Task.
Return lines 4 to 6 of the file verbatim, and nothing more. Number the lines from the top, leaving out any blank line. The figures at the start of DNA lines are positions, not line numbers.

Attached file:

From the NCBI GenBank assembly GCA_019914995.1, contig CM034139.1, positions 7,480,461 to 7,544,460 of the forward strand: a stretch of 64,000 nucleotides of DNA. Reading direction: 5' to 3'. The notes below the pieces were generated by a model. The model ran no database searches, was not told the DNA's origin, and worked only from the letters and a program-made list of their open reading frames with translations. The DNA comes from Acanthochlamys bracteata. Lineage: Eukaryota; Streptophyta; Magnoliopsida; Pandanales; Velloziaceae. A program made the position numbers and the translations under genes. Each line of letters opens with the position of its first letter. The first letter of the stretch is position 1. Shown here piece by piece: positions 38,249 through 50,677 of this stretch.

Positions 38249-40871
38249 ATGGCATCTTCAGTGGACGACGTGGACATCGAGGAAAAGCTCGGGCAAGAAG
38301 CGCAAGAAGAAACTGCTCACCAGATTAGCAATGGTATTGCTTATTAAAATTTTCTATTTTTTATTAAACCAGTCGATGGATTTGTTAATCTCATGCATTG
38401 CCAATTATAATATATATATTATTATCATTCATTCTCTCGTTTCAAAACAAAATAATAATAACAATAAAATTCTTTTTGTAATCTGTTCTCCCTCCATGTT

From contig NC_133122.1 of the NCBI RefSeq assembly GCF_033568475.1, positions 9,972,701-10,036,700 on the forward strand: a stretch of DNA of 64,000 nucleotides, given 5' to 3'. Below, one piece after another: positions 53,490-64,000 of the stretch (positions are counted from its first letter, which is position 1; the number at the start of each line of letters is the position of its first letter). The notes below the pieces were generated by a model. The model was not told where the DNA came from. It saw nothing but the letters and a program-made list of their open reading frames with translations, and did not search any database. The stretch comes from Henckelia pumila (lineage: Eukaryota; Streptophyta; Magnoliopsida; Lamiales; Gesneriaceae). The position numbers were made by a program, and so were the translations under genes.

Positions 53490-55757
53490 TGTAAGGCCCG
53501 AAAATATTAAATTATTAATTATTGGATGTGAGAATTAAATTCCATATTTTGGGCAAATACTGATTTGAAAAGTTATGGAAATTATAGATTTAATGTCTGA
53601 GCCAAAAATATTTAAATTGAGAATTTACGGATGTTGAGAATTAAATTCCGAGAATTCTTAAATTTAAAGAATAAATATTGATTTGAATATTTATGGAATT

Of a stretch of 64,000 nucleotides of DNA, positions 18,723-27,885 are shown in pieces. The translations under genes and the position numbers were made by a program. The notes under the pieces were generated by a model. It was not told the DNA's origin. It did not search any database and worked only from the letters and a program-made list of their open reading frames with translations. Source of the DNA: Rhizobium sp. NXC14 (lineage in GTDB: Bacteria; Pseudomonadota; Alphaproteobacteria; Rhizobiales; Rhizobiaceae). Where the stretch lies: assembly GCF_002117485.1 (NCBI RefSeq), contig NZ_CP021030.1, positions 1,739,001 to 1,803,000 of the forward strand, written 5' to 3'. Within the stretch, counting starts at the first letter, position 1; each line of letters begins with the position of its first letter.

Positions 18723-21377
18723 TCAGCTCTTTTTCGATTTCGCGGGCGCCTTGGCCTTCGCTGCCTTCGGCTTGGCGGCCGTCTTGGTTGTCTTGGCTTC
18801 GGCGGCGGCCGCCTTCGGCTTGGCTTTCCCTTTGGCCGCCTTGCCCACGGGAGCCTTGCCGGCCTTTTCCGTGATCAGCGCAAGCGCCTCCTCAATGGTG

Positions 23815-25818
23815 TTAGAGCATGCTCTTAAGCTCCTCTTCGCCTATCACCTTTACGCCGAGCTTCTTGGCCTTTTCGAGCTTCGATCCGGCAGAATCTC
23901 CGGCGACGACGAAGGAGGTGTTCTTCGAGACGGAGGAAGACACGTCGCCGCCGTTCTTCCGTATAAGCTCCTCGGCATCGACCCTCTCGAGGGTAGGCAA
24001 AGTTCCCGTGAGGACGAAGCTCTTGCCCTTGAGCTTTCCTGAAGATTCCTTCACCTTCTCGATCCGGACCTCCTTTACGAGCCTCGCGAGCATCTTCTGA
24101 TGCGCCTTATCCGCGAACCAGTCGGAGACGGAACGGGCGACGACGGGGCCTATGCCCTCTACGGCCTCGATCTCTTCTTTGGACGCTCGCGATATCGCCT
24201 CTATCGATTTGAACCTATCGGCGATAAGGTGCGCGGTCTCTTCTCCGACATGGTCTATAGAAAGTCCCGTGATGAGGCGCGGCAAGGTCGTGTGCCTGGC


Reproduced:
38301 CGCAAGAAGAAACTGCTCACCAGATTAGCAATGGTATTGCTTATTAAAATTTTCTATTTTTTATTAAACCAGTCGATGGATTTGTTAATCTCATGCATTG
38401 CCAATTATAATATATATATTATTATCATTCATTCTCTCGTTTCAAAACAAAATAATAATAACAATAAAATTCTTTTTGTAATCTGTTCTCCCTCCATGTT

From contig NC_133122.1 of the NCBI RefSeq assembly GCF_033568475.1, positions 9,972,701-10,036,700 on the forward strand: a stretch of DNA of 64,000 nucleotides, given 5' to 3'. Below, one piece after another: positions 53,490-64,000 of the stretch (positions are counted from its first letter, which is position 1; the number at the start of each line of letters is the position of its first letter). The notes below the pieces were generated by a model. The model was not told where the DNA came from. It saw nothing but the letters and a program-made list of their open reading frames with translations, and did not search any database. The stretch comes from Henckelia pumila (lineage: Eukaryota; Streptophyta; Magnoliopsida; Lamiales; Gesneriaceae). The position numbers were made by a program, and so were the translations under genes.